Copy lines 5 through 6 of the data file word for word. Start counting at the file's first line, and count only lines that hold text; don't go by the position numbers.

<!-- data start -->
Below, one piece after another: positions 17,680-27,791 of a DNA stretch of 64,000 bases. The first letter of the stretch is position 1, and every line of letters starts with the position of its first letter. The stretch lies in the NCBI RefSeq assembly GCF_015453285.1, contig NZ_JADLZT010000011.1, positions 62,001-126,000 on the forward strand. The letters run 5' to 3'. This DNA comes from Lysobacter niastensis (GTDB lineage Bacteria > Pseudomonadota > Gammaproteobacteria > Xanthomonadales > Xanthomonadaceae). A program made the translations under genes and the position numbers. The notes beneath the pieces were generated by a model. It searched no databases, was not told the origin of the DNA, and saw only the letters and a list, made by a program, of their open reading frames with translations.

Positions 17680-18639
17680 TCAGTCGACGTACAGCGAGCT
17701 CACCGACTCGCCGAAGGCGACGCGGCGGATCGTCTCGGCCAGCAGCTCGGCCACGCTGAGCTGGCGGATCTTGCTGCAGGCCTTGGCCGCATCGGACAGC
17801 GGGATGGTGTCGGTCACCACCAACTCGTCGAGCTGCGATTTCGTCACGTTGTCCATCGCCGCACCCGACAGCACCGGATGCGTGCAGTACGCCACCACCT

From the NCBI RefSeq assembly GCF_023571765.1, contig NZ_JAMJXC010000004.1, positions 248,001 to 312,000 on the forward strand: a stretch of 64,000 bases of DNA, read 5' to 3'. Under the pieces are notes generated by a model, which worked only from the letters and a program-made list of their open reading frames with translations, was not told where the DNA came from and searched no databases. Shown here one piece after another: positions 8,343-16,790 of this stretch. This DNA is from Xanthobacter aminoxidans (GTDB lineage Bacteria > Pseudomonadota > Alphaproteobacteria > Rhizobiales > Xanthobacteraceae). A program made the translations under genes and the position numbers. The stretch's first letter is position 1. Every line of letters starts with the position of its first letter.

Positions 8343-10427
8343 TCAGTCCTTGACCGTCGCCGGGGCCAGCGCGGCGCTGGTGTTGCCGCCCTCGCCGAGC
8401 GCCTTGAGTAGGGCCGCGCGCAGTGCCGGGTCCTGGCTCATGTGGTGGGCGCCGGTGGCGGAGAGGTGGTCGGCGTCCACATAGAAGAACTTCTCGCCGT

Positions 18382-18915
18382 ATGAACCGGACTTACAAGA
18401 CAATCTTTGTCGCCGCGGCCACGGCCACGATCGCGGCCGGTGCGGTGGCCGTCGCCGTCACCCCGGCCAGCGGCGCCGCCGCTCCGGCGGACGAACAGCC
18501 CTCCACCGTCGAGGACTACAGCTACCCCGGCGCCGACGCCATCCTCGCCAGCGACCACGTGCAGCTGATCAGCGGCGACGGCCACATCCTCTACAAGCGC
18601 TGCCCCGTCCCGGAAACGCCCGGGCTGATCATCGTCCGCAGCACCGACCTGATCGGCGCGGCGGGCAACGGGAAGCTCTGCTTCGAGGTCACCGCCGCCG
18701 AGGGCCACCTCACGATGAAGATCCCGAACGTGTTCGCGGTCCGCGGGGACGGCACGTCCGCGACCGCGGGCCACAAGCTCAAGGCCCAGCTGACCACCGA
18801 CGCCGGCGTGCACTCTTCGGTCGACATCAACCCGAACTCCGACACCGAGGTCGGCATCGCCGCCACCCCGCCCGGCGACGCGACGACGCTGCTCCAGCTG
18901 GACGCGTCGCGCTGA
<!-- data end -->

17801 GGGATGGTGTCGGTCACCACCAACTCGTCGAGCTGCGATTTCGTCACGTTGTCCATCGCCGCACCCGACAGCACCGGATGCGTGCAGTACGCCACCACCT

From the NCBI RefSeq assembly GCF_023571765.1, contig NZ_JAMJXC010000004.1, positions 248,001 to 312,000 on the forward strand: a stretch of 64,000 bases of DNA, read 5' to 3'. Under the pieces are notes generated by a model, which worked only from the letters and a program-made list of their open reading frames with translations, was not told where the DNA came from and searched no databases. Shown here one piece after another: positions 8,343-16,790 of this stretch. This DNA is from Xanthobacter aminoxidans (GTDB lineage Bacteria > Pseudomonadota > Alphaproteobacteria > Rhizobiales > Xanthobacteraceae). A program made the translations under genes and the position numbers. The stretch's first letter is position 1. Every line of letters starts with the position of its first letter.